1 page of a bifolium Octavo. To Miss Westervelt. Dated Brooklyn, February, 19, 1900. With address ("34 Sidney Place") embossed in dark blue at head.
Buck confirms an appointment to hear his correspondent sing.
"I will hear you sing on Wednesday Feb. 21st at the Paris House Holy Trinity Church Montague St. Brooklyn at 3 p.m. sharp."
Very slightly worn; creased at fold; minor remnants of label to blank verso.
An American composer and organist, "Buck’s music epitomized the Victorian era in American culture. His anthems, along with the cantatas, partsongs, and organ works, aligned two powerful cultural forces of American Victorian life: high art and bourgeois popularity. His gift lay in his ability to compose music that held popular appeal without sacrificing artistic substance. He was the first American to write professionally crafted anthems and cantatas singable by average Americans. In so doing, he gave a fresh voice to musical democracy. Engaging lyricism, genteel restraint and stylistic propriety elevated many of his works into cultural icons." William K. Gallo, revised by N. Lee Orr in Grove Music Online.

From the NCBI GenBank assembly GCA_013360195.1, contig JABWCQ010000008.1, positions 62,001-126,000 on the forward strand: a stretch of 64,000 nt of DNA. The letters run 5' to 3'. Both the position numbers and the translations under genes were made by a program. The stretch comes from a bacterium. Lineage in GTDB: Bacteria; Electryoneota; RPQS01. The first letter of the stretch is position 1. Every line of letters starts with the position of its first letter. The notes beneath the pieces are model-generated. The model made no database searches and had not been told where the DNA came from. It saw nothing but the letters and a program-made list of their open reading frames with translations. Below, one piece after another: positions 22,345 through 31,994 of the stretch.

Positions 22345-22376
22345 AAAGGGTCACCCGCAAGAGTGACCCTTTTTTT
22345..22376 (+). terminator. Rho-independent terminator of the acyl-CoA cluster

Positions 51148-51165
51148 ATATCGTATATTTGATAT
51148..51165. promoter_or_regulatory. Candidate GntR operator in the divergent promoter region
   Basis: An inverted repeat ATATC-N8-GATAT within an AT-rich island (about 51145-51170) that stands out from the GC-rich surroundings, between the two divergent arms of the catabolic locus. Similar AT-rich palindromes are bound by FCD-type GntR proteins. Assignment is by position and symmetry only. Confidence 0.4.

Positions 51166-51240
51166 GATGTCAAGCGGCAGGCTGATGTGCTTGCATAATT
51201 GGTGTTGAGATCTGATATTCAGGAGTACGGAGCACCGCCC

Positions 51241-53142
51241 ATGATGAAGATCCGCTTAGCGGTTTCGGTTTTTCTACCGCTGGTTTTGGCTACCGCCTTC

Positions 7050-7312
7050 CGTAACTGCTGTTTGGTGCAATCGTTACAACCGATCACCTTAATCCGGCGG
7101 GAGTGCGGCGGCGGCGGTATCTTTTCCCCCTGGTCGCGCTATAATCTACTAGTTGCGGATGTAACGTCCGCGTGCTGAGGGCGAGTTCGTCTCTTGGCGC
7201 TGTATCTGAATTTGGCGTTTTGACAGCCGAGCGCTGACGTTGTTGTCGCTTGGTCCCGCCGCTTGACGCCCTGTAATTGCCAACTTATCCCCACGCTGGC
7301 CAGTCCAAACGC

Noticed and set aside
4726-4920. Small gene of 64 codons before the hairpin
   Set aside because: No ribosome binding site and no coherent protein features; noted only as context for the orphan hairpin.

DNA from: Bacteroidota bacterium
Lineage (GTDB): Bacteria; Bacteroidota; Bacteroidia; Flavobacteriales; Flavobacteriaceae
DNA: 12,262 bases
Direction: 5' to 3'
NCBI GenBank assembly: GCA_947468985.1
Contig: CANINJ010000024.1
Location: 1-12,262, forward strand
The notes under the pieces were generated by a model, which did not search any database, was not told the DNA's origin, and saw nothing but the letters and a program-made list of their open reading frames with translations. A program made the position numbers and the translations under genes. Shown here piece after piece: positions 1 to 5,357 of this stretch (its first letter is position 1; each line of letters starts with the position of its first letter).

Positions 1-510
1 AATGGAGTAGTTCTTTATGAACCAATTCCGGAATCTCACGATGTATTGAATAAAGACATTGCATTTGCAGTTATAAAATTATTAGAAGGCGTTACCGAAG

Price: $100.00 other currencies